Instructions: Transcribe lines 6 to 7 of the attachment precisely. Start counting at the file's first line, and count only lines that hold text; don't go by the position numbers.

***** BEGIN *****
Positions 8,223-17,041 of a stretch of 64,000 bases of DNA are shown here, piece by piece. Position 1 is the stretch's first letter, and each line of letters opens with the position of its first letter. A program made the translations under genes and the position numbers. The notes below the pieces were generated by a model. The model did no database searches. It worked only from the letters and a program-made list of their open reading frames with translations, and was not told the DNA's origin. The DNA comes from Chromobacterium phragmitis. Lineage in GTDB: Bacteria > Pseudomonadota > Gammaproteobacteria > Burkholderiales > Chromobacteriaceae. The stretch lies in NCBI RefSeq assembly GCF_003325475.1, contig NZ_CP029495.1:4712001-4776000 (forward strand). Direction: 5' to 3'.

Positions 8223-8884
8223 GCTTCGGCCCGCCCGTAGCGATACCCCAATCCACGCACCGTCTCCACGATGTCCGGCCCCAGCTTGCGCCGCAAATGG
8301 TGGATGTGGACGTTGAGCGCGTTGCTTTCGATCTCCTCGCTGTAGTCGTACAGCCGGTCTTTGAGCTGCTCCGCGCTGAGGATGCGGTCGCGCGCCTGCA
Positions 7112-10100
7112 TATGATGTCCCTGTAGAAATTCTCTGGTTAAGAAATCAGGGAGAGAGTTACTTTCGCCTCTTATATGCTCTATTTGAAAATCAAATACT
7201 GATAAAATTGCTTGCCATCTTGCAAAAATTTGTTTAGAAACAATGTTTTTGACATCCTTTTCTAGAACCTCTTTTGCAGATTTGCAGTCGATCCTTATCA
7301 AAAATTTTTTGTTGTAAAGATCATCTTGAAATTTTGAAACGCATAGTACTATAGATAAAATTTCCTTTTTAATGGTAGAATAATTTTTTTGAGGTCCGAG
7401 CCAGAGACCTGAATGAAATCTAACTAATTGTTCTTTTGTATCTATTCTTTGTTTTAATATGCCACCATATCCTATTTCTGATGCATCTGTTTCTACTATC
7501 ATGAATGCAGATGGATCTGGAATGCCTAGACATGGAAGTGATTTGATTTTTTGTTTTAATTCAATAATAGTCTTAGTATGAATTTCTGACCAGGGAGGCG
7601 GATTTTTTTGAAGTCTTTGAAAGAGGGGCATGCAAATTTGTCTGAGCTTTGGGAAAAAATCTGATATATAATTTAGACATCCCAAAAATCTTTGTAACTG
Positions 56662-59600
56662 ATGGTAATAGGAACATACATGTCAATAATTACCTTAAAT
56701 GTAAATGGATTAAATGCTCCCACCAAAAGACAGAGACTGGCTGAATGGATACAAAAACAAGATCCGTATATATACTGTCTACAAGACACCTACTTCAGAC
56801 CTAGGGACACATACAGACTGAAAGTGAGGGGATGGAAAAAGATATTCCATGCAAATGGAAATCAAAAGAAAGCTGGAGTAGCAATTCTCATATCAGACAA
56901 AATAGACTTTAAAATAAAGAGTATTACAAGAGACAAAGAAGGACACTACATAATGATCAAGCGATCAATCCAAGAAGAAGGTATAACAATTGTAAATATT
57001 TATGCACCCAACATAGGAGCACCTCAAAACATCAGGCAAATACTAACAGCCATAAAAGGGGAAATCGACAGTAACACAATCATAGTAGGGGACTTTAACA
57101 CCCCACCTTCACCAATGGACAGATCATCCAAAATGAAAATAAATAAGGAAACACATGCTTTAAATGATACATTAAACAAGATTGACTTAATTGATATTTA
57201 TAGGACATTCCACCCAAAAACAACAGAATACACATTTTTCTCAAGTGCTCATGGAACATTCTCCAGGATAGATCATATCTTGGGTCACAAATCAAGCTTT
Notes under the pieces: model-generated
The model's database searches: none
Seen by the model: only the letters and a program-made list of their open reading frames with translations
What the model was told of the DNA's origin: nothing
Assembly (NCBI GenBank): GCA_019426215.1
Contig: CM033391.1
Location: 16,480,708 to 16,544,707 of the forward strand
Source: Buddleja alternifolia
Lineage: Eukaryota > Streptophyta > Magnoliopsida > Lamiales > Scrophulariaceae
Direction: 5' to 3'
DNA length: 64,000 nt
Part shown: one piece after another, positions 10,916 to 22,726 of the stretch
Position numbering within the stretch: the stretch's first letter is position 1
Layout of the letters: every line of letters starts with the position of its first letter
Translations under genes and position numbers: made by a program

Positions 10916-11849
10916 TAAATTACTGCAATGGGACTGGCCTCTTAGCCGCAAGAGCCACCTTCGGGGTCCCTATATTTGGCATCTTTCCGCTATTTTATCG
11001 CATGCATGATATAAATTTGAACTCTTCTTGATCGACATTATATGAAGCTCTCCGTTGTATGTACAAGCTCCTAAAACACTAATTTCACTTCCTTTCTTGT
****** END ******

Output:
7112 TATGATGTCCCTGTAGAAATTCTCTGGTTAAGAAATCAGGGAGAGAGTTACTTTCGCCTCTTATATGCTCTATTTGAAAATCAAATACT
7201 GATAAAATTGCTTGCCATCTTGCAAAAATTTGTTTAGAAACAATGTTTTTGACATCCTTTTCTAGAACCTCTTTTGCAGATTTGCAGTCGATCCTTATCA